The Union Cabinet decided on Wednesday to increase the Dearness Allowance (or DA) that it pays its current employees and existing pensioners by 5 percentage points. Accordingly, 50 lakh central government employees and 65 lakh pensioners will henceforth receive 17% of their basic salary as DA instead of 12%.
What is DA and how is it calculated?
DA is provided by the government to its employees to cushion the impact of the rising cost of living. Inflation (or rate of increase in prices) eats away the buying power of money; hence the justification for DA.
For instance, if the annual inflation is 5%, it means that a commodity that cost Rs 100 in the first year, would cost Rs 105 in the second. If the employee has a salary that allows her to spend Rs 100 on that commodity, she will be able to buy that commodity in the first year.
However, in the second year, that Rs 100 will no longer be enough for the employee to buy that commodity, which now costs Rs 105, thanks to the inflation rate. It is to compensate for this gap that the government pays DA to its employees.
To calculate DA, the government typically uses the All India Consumer Price Index-based inflation rate as a broad marker. For greater effectiveness, the DA is revised twice a year.
How will the increase in DA now impact the economy?
An increase in DA provides additional money in the hands of government employees. If all this additional money is spent, it will have a positive impact on the sagging consumption demand, which the biggest problem in the economy right now.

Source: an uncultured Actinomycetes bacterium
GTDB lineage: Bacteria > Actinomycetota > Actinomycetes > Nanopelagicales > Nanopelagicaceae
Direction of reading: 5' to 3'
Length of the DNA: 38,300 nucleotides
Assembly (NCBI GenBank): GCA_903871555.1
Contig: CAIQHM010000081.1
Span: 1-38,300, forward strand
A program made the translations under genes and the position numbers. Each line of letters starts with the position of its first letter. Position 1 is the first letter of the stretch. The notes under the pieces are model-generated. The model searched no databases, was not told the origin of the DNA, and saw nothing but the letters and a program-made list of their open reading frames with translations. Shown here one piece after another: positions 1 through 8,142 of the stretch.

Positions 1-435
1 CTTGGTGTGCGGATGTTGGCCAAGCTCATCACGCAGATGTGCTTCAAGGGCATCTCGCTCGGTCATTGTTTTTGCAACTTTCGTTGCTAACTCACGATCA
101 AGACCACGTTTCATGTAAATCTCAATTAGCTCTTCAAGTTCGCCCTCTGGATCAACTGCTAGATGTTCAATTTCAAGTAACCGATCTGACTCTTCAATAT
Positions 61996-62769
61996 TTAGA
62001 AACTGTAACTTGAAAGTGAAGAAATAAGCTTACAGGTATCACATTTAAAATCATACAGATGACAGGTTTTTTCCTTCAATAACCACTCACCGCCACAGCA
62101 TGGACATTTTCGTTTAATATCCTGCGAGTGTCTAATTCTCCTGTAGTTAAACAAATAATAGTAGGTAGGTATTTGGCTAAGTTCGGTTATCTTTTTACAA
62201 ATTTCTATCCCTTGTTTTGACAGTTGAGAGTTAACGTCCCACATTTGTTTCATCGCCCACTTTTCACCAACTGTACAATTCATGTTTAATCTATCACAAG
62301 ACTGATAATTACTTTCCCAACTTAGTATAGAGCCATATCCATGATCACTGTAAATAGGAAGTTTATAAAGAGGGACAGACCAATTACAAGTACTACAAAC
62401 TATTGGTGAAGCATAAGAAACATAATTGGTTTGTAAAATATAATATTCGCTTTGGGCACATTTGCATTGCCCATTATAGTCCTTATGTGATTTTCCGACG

However, the impact will depend on whether -- and to what extent -- employees actually spend this money. It is possible that given the prevalent sentiment of insecurity, they may choose to simply save it in their bank accounts. But given that deposit rates on short-term savings are being cut -- SBI announced cuts on Wednesday -- it seems likely that people would choose to spend, rather than save.
But even if all this money is simply kept in the banks, it will help the economy by bolstering the flow of funds to the banking system.
And is there a downside to this as well?
Yes, there is. This money will come out of the government's coffers. And to the extent that this will hit the resources available with the government, it will constrain economic activity.
For example, under the current circumstances, when government is finding it difficult to raise revenues, an additional outgo for DA will either push the government to borrow money from the market -- thus leaving less money to be lent to private businessmen and businesswomen -- or it will come as the cost of some other expenditure such as the spending that could have built more roads or more schools.